PS: Thesis is submitted! Hooray! Though, admittedly… it does feel kind of weird not working on it… On the plus side, hopefully that means I get more time to write up tips/tricks, as well as reviews for more cameras and accessories that I’ve gotten my hands on recently.
Okay everyone, as I promised in my Gakkenflex review, here is an english version of the Gakkenflex instruction manual! I’d just like to preface this by saying that these are not direct Japanese-English translations. My amazing, awesome girlfriend did rough translations of the part names (thank you!!!) and I filled in the rest with my own instructions, based on my experiences. I gave some of the parts my own names, because we had no idea how to translate them, but you should still know what I mean
I know that there are some Gakkenflex clones out there, but the one I got was the offical Otona no Kagaku Magazine, volume 25, which I bought when I was in Japan. The images here are scanned from the magazine that came with it. I hope this is useful!
I know this photo in itself is nothing special – it’s really just a simple matter of taking a double exposure. Despite this, though, images like this are actually what initially inspired me to pick up film cameras. Being someone who has predominantly used point-and-click digital cameras, I had no idea about multiple exposures, and these images totally blew my mind.
It made me happy that this shot turned out well , actually. If you try to do something like this, you’ll have to try and keep the camera in the exact same position for the two shots, or else it will turn into a big massive blur. I wasn’t sure if I managed to achieve that, but it seems to look okay.
All in all, it makes it look like we all live in the sky, above a temple… which is on fire!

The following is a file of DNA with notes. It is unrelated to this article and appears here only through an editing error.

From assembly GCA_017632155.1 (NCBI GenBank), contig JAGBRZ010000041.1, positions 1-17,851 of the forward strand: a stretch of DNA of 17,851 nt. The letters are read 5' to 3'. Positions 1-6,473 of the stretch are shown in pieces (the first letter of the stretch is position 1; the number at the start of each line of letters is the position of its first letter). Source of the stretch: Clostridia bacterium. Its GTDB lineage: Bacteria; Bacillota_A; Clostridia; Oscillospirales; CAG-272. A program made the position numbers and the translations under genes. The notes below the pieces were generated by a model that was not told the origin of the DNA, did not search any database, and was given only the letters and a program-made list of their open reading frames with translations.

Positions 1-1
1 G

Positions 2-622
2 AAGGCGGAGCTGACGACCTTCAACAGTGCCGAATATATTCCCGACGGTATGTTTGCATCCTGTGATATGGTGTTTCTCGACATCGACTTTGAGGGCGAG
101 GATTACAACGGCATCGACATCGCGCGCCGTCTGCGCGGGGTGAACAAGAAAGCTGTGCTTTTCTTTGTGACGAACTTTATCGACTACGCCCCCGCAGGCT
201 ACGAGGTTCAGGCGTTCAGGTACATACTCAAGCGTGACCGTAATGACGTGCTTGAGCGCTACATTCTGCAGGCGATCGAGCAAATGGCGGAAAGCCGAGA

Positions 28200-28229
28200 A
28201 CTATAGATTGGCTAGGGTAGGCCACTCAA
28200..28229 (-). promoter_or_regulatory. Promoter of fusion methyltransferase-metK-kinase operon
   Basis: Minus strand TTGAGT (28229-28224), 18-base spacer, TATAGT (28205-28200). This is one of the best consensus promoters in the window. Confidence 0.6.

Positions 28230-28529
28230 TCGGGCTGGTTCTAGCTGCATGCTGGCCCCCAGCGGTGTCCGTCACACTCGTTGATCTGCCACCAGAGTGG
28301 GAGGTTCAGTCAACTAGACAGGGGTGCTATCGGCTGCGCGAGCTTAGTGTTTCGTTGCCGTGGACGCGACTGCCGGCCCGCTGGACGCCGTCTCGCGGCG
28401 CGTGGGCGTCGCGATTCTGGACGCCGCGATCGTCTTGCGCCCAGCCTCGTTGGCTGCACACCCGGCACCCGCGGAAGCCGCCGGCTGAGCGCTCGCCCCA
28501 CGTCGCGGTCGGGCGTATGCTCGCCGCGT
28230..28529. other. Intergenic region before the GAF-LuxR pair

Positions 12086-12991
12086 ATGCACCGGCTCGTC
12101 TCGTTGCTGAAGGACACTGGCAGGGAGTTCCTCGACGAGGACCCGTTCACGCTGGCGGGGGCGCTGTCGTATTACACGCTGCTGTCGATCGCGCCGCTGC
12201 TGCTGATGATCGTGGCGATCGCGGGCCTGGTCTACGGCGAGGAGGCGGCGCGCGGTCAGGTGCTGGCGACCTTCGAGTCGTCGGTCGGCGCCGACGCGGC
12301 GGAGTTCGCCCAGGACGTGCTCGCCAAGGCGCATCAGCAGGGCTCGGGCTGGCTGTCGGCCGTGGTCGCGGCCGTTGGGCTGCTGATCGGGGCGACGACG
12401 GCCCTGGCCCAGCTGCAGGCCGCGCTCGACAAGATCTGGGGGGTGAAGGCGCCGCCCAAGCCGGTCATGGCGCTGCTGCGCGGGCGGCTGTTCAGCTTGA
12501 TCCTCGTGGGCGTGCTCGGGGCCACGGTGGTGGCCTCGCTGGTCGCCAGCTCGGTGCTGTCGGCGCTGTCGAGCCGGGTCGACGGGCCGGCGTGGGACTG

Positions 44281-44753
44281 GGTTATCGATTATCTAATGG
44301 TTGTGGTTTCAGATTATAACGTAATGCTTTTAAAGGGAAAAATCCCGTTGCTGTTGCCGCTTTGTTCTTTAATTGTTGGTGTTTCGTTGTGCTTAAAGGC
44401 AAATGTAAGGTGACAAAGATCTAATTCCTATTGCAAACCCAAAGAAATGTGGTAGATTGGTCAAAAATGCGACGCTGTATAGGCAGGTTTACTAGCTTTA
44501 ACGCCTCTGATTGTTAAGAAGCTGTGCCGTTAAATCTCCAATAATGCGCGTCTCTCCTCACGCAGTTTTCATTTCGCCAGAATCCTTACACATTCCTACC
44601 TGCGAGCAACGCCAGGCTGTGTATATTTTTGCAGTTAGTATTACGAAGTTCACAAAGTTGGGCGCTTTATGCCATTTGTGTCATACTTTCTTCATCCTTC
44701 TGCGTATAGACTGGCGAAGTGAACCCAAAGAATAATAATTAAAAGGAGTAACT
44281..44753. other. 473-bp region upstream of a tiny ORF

This photo was taken when I decided to experiment a bit with multiple exposures on my Gakkenflex. For a long time, I had just been taking multiple exposures in the same orientation. But in this one, I’d taken a photo of this temple in portrait and then a second shot landscape. I actually think this was entirely accidental on my part, but it just goes to show that accidents in photography can sometimes turn out pretty cool
I’m posting this as a bit of a “what not to do”. I called this one “almost there”, because that’s how I feel about the photo as a whole. I like the depth of the shot, and the blurred edges, highlighted by overhanging trees. Those edges, however, are the problem. Because of the naturally blurred edges on the Gakkenflex, your eyes are naturally drawn to the clear, focussed centre of the photo, and there’s…. nothing there. I feel like this photo is lacking that focus in the centre.
So, when you take photos with the Gakkenflex, keep in mind that it will look best if there is a subject in the centre. Have a look at my Hikone Castle photo as an example.
Otona no Kagaku (大人の科学) is a great little magazine series in Japan, literally translating into “Adult’s Science” or “Science for Adults”, and is released irregularly, roughly every few months. Each volume contains a DIY kit of the product of that issue, as well as a magazine which contains any necessary assembly instructions and, usually, a brief history of the item. Volume 25, released in 2009, was a nice 35mm Twin Lens Reflex camera, known as the Gakkenflex. Since then, the Gakkenflex has gained a cult following (see http://www.flickr.com/groups/gakkenflex/), due to its unique-looking photos. Continue reading